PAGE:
When it comes to biological phenomena, it is critical to recognize that human physiology and psychology developed in a different context than our modern environment, through the crucible of evolution.

There is a flaw -- or at least a caveat -- to the idea that any currently existing control group provides an accurate reference point by which to judge the experimental group. One could, in fact, argue that we currently lack such a thing as a “control group” whatsoever because every human being now living outside of the environments for which we evolved is already in an “experimental group.”

To put this in simple mathematical terms, let’s suppose that we try to create a control group by observing humans in our current, modern environments. Let’s say we take a random sample of sufficient size from people we consider to be of normal health and we measure their scores on some imaginary criteria.

On the scale of the criteria we’re measuring, we find these people fall between a score of 5 and 10, so we call this the “normal” range. We then say that anyone scoring below 5 has a deficiency of our criteria and anyone over 10 has an excess.

However, if we were able to reach back into history and take a sample of hunter-gatherer populations who lived in environments matching the most formative periods of human development, we might find that the average scores on our specified criteria in a healthy population during those times were between 10 and 15.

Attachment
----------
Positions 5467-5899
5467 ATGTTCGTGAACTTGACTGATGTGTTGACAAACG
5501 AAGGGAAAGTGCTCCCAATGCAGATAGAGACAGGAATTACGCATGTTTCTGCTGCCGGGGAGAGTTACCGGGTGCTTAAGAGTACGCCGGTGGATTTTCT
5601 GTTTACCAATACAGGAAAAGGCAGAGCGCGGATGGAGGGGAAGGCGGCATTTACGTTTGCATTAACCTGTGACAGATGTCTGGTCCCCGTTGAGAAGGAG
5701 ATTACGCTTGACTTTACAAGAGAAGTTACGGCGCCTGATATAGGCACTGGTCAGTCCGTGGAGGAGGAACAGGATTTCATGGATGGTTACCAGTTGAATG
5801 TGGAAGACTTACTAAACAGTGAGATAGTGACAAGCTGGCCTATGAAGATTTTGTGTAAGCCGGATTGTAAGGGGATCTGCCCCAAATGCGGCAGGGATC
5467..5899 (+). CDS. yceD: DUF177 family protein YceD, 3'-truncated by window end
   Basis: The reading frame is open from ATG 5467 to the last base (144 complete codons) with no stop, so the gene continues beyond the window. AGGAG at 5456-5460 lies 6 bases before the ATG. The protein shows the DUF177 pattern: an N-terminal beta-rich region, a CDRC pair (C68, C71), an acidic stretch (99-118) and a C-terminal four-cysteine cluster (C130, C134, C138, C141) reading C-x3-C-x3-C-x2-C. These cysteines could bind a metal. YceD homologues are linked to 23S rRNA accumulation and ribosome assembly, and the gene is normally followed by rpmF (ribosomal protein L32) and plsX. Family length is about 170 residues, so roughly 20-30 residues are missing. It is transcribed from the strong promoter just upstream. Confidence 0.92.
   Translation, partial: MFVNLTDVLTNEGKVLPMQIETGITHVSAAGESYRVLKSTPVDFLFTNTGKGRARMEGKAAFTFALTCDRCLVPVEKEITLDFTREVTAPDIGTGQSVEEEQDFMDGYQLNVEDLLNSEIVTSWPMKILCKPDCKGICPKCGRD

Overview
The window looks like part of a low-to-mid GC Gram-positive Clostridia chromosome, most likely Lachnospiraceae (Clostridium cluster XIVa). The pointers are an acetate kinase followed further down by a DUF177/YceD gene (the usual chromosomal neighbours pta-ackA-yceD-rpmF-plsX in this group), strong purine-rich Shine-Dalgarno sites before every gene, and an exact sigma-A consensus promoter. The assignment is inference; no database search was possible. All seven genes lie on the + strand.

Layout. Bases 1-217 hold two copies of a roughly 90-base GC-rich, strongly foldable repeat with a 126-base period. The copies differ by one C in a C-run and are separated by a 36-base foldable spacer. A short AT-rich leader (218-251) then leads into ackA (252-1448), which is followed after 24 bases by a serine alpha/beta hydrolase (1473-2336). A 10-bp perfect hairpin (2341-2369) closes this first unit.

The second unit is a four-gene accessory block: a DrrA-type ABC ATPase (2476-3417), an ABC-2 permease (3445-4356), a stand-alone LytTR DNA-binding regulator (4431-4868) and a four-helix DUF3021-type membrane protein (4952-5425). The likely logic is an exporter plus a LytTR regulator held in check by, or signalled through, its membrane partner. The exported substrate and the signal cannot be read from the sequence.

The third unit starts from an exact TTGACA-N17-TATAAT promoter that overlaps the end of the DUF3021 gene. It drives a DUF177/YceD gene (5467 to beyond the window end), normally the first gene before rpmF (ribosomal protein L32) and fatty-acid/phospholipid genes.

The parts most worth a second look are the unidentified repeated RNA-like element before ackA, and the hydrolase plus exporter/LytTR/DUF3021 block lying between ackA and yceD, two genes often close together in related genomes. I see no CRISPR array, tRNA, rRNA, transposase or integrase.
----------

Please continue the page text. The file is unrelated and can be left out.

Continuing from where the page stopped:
If we had used this ancient group as our reference point, we would instead be considering anything less than 10 a deficiency, and 15 or greater an excess. If we compared our modern group to this one, our modern sample would be operating at an average deficit of -5 compared to this reference point.

In other words, trying to evaluate outcomes in human health with a modern control group as our reference point means our scale of measurement may be improperly calibrated. In part because of this, the extensive data we collect through modern science can create confusion as often as it creates clarity.


Beyond measurements simply being inaccurate, however, fundamental differences exist between our modern and ancient environments which also confound our observations. It is, therefore, not sufficient to simply observe how humans respond to stimuli under our current circumstances and expect this to be broadly applicable.

A truer reference point would be to consider how humans ought to function given the knowledge of how our physiology and psychology were shaped: not for the current environment, but, for maximal efficiency and reproductive fitness in our evolutionary context.

For example, ancient humans rose to the top of the food chain before developing countless technologies we take for granted nowadays: everything from shoes to soap to sophisticated language. We must assume that, given our species’ success prior to these developments, our bodies and brains were already optimized to function well under the conditions and stressors of the natural environment. If they hadn’t been, we could not have achieved the level of planetary dominance we have today.

At the same time, modern humans have had little potential to adapt to the many stimuli that have emerged in the ten thousand years since the development of agriculture.* Examples include: the presence of blue light at night, continuous food availability, and the distractions of digital connectedness. We should expect interference from these novel stimuli, and we should hold them suspect for how they might disrupt our otherwise well-honed system.